Micronutrient malnutrition and the pathogenesis of malarial anemia

Veronique Nussenblatt, Richard D. Semba

Research output: Contribution to journalReview articlepeer-review


Malaria is a leading cause of morbidity and mortality worldwide, and anemia is a common and sometimes serious complication of Plasmodium falciparum infection. Although micronutrient malnutrition is usually highly prevalent in malaria endemic areas, the contribution of micronutrient deficiencies to malarial anemia is often overlooked. Recent investigation suggests that micronutrients such as vitamin A, vitamin E, and zinc, may improve the morbidity of malaria through immune modulation and alteration of oxidative stress. Micronutrients are also involved in the pathogenesis of anemia and likely play a role in malarial anemia, but many clinical trials have not specifically addressed the impact of micronutrient supplementation on malarial anemia. Further work is needed to assess the effect of both clinic and community-based micronutrient interventions on malarial anemia in infants, children, and pregnant women.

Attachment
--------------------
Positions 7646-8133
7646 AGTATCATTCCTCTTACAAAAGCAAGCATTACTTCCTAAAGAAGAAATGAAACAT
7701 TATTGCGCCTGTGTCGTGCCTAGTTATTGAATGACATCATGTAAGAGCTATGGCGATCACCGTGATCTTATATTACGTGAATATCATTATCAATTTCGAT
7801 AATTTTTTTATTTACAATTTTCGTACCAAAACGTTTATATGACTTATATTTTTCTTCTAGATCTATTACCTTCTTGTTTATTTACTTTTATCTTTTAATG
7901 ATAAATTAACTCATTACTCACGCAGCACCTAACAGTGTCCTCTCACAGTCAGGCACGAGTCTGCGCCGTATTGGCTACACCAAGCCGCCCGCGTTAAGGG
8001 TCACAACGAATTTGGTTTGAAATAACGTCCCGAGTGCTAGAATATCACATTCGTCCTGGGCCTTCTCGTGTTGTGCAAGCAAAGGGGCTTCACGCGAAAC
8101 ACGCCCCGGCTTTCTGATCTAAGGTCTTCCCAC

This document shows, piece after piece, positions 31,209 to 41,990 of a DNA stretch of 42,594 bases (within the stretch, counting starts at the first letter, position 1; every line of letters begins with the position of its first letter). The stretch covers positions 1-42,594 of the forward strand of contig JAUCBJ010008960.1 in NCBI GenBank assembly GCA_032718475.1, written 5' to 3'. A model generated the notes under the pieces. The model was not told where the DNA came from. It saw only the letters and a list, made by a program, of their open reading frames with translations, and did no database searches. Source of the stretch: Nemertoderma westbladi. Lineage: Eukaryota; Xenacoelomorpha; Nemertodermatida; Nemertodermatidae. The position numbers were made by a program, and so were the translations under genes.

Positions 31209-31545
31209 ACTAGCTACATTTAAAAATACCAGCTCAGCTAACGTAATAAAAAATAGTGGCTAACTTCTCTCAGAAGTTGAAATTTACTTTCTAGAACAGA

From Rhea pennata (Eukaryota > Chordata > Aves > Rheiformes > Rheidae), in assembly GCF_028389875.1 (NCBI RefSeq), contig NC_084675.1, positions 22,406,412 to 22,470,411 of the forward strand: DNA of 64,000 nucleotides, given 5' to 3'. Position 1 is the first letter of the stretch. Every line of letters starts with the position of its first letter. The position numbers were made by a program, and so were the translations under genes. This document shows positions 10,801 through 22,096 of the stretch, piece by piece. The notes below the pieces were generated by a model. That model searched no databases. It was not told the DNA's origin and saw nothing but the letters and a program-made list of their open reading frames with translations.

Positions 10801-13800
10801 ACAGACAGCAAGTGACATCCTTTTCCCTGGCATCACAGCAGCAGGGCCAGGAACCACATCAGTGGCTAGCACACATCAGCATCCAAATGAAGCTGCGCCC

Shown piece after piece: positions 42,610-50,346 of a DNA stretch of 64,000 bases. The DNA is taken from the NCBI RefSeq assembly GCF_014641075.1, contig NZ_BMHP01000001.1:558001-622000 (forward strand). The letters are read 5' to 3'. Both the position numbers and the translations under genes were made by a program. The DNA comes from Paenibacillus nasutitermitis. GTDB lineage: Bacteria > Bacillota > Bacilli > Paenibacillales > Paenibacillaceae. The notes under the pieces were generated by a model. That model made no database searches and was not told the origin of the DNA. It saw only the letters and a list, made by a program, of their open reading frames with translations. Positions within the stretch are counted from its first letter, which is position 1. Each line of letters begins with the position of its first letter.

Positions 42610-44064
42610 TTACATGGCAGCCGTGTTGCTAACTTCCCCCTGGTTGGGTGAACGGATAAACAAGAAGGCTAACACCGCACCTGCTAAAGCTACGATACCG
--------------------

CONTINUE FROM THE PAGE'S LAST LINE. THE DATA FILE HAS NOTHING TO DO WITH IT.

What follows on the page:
Original languageEnglish (US)
Pages (from-to)321-337
Number of pages17
JournalActa Tropica
Issue number3
StatePublished - 2002


  • Anemia
  • Iron
  • Malaria
  • Malnutrition
  • Micronutrients
  • Vitamin A
  • Zinc

ASJC Scopus subject areas

  • Parasitology
  • veterinary (miscalleneous)
  • Insect Science
  • Infectious Diseases


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